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Cannibalizing casinos an example of how not to grow jobs and revenue

Online gaming in Pennsylvania, currently under consideration in Harrisburg, will cannibalize traditional gaming.

Most of us have seen economic cannibals in action at local shopping malls and cities, where new Starbucks and Gap stores are built too quickly and too close together to their existing stores. Thus, the new stores don't gain sales from new customers but instead shift sales from the old store to the new one. The inevitable fix to cannibalization is, generally, to close underperforming stores.

Online gaming in Pennsylvania, currently under consideration in Harrisburg, may cannibalize traditional gaming. Extensive brick-and-mortar cannibalization already happened in New Jersey years back and recent reports suggest land-based casino floors saw a decrease in take in April, 2017 compared with April, 2016.  Some data suggest that visit-trips to Atlantic City itself are declining.  Today, take a short trip down the Atlantic City Expressway to see what happens when a new wealth of brick-and-mortar casinos appear within a two-hours' drive.  The resort is suffering and the landscape is riddled with abandoned buildings and sunk costs that will likely never be recovered.

Many newer brick-and-mortar casino resorts have relied on mixed complementary product offerings to help grow their revenues beyond gambling. The Sands in Bethlehem features top-flight entertainment and music performances as does Valley Forge Casino. Valley Forge also helps grow revenues in the community given its close proximity to the King of Prussia Mall and the newly constructed King of Prussia Town Center. Gamblers visit the casino as the primary destination, but then support jobs and business in the surrounding, complementary areas. Investing in public-transit projects has the potential to even further boost revenues (while lowering carbon emissions and congestion) in these local areas, as has been proposed in King of Prussia.

Pennsylvania is now considering a tax on online fantasy sports, with its different target market, but that has no real effect on revenues at the brick-and-mortar casino locations because fantasy sports has offerings that are uniquely different, popular, and will help boost state coffers. Taking advantage of this revenue stream makes sense. Computer tablet gaming and standard online gambling, however, are indeed redundant offerings that will likely shift revenues from one gambling location to another and will not focus much on growing revenues or attracting new gamers to Pennsylvania businesses.

While online gaming development certainly creates jobs, as the industry argues, those jobs may not necessarily be localized to Pennsylvania. Additionally, online jobs provide little benefit to local economies. With the ubiquity and affordability of devices to access online gaming, gamers find themselves with the ability to engage in risky behaviors with ever greater ease. This leads to the state becoming far too dependent on potentially regressive and dangerous behaviors as revenue generators.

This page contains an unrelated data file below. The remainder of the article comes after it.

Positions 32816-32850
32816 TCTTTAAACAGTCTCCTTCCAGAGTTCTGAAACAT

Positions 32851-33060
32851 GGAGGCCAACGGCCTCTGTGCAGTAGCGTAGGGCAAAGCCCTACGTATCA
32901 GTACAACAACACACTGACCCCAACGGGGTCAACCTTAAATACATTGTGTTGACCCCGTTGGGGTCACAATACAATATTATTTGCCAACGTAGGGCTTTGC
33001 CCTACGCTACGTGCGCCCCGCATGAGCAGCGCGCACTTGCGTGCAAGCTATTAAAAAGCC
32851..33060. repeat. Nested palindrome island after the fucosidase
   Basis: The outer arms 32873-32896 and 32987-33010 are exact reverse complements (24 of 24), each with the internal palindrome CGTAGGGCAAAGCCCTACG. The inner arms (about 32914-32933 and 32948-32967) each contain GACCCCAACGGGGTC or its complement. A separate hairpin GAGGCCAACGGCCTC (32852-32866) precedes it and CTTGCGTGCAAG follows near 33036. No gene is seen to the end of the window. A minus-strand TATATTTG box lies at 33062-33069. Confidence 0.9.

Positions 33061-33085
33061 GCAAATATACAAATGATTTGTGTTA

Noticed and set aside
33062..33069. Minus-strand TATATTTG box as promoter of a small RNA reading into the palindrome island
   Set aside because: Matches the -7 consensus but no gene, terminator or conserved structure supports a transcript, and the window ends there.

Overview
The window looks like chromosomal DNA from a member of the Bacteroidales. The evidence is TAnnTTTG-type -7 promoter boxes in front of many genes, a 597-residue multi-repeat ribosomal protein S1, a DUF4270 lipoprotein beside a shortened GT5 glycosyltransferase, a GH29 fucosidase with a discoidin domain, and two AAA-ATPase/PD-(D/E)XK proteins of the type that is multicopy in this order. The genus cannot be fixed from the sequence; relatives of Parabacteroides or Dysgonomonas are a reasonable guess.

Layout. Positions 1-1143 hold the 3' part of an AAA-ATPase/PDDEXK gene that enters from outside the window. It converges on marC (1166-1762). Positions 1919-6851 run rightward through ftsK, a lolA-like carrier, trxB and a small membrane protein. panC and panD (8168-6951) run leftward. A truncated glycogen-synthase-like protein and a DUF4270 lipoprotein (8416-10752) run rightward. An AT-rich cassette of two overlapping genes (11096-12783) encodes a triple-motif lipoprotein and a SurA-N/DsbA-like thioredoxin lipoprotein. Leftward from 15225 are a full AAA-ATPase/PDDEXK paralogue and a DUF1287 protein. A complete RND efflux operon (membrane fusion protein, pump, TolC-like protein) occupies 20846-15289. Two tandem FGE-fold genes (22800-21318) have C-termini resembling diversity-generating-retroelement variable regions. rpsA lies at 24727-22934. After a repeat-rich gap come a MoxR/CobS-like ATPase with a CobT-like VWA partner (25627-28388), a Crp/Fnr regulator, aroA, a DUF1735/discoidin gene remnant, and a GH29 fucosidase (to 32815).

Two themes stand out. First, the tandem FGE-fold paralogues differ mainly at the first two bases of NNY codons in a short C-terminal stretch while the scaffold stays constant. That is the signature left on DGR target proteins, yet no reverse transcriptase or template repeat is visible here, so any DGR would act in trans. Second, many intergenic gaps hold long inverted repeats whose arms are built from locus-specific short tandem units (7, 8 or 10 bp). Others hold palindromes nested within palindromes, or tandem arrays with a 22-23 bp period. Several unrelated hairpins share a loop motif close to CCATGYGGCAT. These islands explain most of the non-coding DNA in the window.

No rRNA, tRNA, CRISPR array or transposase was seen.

What has received considerably less attention in this current debate is that the answer to more revenue is not really about potentially addictive behaviors or going to the same revenue well time after time. That well will run dry sooner rather than later. The answer to more revenue is to focus on more personal income and investment growth.

Pennsylvania needs help in terms of creating jobs within the state. While recent gains in the energy industry have been helpful, it is not enough to sustain our state economy. The commonwealth needs to learn from Philadelphia's mistakes. Taxing regressive behaviors or "sins" doesn't work to fund new projects. The city's "soda tax," which the city projects will bring in little more than half the revenue anticipated, is Exhibit A.

What does work, time and time again, is investment in capital, people, and infrastructure that make the prospect of starting and growing a business attractive. High-income tax rates and a myriad of bureaucratic regulations do not grow jobs. It hinders them. The commonwealth needs to keep its eyes on growth in the long term and not the pie-in-the-sky-band aid measures it keeps relying on year after year.

Let's stop with the mistaken allure of casino revenue and get to work on development measures that really help Pennsylvania citizens gain lasting employment and long-term returns on capital investments.

Jeffrey S. Podoshen is an associate professor of marketing at Franklin and Marshall College.